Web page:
I was only in Qatar for about 60 hours but I surprisingly learned a lot—especially about camel racing. Or, to be precise, dromedary racing. (Dromedaries have one hump and are native to Arabia, while Bactrian camels have two humps and hail from Asia.)
We arrived at the camel track just as a large procession of animals and riders crossed a road from the stables to the track for exercise, halting traffic. I’ve never seen so many camels in my life. Some camels had human riders while others had robot ones, which is how the camels are now raced. Our guide Jamal told us they used to employ child jockeys for races but then they switched to automated riders. These are backpack sized robots strapped to a camel’s back and equipped with riding crops. Camel owners direct the robots electronically. The robo-jockeys looked kind of cute and some had jockey hats.
We drove around the track so we could see the camels getting their exercise. Supposedly this is the best way to see camels racing since on race day itself, driving around the track is off-limits to everyone except the owners and trainers. Spectators must wait at a grandstand at the finish line. Jamal pointed out that many of the riders were Sudanese, as they are known for being excellent camel trainers.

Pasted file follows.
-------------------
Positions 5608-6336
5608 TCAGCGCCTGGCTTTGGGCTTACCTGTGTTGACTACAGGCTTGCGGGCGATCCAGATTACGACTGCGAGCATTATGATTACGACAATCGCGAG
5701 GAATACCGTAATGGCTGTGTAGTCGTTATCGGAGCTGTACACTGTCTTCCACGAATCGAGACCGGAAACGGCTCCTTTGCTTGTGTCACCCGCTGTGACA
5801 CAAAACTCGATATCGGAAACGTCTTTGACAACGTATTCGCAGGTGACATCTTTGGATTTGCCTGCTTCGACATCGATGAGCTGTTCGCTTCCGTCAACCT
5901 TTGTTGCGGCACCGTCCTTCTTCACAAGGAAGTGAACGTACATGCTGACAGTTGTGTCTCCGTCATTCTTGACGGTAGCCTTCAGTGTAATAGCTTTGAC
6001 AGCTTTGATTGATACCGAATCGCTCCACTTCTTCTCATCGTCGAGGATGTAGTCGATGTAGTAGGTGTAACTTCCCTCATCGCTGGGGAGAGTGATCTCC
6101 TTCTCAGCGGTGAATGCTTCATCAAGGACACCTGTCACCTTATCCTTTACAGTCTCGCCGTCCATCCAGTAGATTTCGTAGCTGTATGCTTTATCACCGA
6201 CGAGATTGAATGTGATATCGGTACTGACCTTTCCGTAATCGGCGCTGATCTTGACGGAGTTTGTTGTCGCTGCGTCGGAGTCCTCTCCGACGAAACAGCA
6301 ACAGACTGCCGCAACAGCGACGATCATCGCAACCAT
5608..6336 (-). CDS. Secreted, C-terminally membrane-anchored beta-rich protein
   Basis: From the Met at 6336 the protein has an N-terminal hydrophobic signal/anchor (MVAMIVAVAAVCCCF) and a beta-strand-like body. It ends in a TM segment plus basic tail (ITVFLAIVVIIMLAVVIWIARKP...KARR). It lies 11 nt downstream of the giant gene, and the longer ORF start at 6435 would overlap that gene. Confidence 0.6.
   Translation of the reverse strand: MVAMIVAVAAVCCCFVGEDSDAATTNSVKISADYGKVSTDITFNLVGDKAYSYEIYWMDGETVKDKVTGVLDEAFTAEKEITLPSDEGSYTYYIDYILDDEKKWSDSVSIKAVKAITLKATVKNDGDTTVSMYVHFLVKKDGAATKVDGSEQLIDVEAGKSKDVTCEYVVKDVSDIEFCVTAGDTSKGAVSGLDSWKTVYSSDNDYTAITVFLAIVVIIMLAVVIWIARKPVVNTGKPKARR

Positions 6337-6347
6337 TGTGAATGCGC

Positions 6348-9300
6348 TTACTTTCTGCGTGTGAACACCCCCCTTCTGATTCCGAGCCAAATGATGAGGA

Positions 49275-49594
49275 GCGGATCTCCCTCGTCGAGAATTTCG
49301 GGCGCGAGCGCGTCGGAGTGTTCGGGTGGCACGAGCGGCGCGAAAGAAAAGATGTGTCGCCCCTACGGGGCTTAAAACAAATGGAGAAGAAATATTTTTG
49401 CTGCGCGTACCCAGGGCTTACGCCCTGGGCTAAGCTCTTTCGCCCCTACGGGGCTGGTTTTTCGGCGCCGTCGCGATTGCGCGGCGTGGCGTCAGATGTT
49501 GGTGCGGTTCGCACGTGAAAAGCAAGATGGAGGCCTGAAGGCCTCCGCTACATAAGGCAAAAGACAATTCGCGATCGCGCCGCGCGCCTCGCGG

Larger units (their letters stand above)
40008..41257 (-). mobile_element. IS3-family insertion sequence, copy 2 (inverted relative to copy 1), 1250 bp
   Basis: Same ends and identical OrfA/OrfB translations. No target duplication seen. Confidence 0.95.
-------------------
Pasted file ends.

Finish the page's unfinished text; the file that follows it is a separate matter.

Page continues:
Turning from camels to horses, we visited the Qatar Equestrian Field. This place was like Canyon Ranch for horses: facilities include a circular 11-foot deep swimming pool. In the clean, well-lit stables smelling of fresh straw, we watched as one sleek horse finished his bath and was moved to a stall equipped with a heat lamp to dry off.
Arabian horses, renowned worldwide for their beauty and strength, are a point of national pride, but all horses stabled here clearly receive the pampering touch.
Outside, we watched Qatari women trotting around the track with their hair covered by scarves under their riding helmets. Jamal nodded toward three slim young men in riding breeches, chatting together. “Members of the royal family,” he said.
The Qatari royal family is so large that chances of a glimpse are pretty high. The emir of Qatar, Sheikh Hamad bin Khalifa Al-Thani, supposedly often visits the souq on Friday mornings. “I’ve seen him driving himself around town in his white BMW,” said Jamal. “He is a very modest person.” Modest might mean something different for Qataris, where fabulously wealthy is a norm: The sheikh is building a separate terminal at the new Doha International Airport scheduled to open late this year for his and his family’s (and visiting VIPs’) sole use.
We got to visit the private museum of Sheikh Faisal Bin Qassim al-Thani, a cousin of the emir. Open to the public by appointment, the sprawling museum houses an eclectic, rather endearing collection that reveals the well-traveled sheikh’s personal interests: vintage autos, “very rare” fossils including a baby dinosaur head, curved daggers, Lawrence of Arabia’s motorbike, random paintings by friends, and even an airplane.
Most of the items were not sourced from Qatar but from elsewhere. Rather fitting, actually, in a country where only 20 percent of the population are natives.
Next (and final) in Part 3: I participate in a great Qatari pastime—shopping!
Photos by Amy Alipio and Roberto Lebron